It may be the ultimate symbol of human mastery over nature's power: fire. On this edition of Clever Apes, we consider why flames fascinate us. Eons of evolution have written fire into our DNA -- no wonder kids like to mess with matches. AUDIODownload this episode, or subscribe to the podcast.
Science doesn't always tell us what we want to hear, and our record of accepting unwelcome findings is less than stellar. We have been known to shoot the messenger; or at least lock him up until he concedes that the universe revolves around the earth.
"Where da Higgs at?" That is perhaps the most succinct formulation of one of the hottest questions in physics, as coined by funky49 (his hip-hop nerdcore challenge to Euro-science closes out the latest Clever Apes).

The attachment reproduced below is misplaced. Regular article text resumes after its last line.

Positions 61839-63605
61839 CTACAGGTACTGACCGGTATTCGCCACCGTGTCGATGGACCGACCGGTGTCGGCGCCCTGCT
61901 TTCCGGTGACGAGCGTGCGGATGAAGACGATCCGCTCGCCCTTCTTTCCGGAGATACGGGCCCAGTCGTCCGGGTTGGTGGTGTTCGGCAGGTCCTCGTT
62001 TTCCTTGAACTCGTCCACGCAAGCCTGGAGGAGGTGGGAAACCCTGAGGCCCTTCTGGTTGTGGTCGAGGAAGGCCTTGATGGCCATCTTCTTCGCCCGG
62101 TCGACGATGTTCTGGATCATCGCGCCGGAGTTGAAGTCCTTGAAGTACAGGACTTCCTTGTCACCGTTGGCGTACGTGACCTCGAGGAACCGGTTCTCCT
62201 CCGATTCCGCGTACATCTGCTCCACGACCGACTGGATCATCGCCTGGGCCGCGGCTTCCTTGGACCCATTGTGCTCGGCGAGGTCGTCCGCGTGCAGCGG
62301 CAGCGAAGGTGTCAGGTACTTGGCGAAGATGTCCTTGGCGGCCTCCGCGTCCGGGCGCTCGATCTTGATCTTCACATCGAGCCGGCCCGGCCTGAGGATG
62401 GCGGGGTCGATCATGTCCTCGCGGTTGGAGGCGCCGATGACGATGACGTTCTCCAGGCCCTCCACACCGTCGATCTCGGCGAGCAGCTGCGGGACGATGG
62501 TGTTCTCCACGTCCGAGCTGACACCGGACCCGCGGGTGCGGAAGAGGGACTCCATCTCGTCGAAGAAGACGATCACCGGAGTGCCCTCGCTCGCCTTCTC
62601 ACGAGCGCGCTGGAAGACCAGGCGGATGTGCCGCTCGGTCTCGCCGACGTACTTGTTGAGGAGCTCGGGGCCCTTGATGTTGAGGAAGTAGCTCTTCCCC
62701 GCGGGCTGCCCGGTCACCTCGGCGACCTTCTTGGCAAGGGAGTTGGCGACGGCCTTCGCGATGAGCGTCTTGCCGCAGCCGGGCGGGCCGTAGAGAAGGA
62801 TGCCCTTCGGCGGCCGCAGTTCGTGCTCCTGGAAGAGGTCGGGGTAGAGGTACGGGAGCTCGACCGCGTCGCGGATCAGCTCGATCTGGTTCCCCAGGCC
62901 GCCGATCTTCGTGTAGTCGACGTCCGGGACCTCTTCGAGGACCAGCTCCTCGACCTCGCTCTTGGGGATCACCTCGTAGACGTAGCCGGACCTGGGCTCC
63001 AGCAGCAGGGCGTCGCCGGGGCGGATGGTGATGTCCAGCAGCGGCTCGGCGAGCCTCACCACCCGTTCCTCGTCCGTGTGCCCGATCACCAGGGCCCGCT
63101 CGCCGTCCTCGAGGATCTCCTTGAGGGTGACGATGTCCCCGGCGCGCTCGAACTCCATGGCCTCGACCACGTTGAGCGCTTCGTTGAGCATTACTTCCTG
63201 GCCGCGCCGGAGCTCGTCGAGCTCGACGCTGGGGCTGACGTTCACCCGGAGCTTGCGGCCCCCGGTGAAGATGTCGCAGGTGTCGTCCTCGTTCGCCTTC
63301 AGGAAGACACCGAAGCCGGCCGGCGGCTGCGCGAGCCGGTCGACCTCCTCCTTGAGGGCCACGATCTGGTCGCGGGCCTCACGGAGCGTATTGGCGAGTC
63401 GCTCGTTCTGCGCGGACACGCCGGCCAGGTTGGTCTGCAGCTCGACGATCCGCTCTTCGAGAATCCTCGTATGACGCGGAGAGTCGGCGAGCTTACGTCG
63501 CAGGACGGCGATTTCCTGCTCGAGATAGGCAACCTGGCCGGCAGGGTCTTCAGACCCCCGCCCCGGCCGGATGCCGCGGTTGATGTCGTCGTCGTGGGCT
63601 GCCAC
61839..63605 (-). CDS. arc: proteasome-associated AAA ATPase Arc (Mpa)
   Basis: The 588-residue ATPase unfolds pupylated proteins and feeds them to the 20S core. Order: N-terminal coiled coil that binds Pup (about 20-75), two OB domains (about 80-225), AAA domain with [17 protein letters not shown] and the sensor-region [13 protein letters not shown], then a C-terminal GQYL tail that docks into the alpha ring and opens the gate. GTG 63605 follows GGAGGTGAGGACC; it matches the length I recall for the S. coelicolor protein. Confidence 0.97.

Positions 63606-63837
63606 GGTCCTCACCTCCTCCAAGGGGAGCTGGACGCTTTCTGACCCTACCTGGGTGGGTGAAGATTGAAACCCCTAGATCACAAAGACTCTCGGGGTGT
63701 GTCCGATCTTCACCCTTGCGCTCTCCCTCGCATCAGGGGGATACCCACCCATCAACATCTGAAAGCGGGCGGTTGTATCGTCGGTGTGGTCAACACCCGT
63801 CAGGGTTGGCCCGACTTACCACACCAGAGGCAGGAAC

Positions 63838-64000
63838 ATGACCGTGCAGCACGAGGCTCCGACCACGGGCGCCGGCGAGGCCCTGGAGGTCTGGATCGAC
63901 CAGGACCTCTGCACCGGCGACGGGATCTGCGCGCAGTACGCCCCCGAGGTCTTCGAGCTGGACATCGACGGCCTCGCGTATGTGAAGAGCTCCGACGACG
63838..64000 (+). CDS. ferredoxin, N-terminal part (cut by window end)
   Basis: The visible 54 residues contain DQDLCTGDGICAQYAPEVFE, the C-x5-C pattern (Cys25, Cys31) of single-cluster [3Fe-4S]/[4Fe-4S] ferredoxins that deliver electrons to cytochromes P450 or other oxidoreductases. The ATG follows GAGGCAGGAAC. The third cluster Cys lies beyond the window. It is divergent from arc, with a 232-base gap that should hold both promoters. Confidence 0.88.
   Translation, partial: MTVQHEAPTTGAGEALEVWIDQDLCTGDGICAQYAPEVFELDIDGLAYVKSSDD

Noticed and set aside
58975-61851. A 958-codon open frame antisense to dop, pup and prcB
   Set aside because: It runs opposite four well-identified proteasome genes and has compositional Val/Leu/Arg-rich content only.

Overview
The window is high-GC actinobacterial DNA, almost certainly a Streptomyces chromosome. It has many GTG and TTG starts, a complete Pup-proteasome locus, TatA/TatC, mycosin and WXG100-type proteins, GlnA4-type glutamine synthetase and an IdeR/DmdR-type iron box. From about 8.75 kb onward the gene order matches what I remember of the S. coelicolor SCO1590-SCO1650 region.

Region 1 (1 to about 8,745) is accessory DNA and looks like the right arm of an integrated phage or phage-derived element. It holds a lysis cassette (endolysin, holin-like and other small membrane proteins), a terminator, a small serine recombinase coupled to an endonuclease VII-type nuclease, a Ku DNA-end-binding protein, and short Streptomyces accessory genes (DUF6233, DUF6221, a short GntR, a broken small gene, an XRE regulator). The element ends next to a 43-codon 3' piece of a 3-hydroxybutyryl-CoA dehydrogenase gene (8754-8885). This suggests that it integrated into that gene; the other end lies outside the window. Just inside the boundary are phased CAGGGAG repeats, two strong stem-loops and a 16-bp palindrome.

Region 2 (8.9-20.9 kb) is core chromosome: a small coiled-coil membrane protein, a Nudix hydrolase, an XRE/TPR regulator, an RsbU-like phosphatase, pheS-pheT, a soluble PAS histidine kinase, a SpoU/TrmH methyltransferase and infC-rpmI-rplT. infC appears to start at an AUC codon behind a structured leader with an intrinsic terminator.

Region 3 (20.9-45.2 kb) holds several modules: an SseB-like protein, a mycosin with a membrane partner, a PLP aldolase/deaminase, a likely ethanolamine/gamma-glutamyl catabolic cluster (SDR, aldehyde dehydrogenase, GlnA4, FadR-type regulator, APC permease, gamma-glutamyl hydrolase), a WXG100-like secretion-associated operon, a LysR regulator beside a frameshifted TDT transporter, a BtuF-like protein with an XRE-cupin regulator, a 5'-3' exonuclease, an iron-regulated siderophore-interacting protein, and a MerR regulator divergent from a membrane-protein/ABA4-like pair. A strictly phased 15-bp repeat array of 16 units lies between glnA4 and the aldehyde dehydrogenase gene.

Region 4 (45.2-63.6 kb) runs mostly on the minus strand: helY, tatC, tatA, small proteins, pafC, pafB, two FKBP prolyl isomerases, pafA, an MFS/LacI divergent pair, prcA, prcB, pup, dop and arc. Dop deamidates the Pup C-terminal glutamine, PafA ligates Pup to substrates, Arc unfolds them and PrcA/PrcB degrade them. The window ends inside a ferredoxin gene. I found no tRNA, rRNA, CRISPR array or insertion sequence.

So much of science is about finding patterns -- repetitions that let us predict outcomes for given circumstances. The universe is full of these rhythms -- from the vibrating loops of string theory to the orbits of stars and planets to the pulsing of our heart.
There are certainly scarier examples of historical medical instruments out there. But somehow, this one gets me. It is not, in fact, a French soldier from Monty Python. Rather, this 19th-century helmet was designed to relieve the symptoms of certain neurological disorders.
Some intriguing news out of Northwestern yesterday: Researchers have taken a poison -- arsenic -- worked some nanotech mojo on it, and come up with a chemotherapy treatment that seems to be effective in treating an aggressive form of breast cancer. At least, in mice.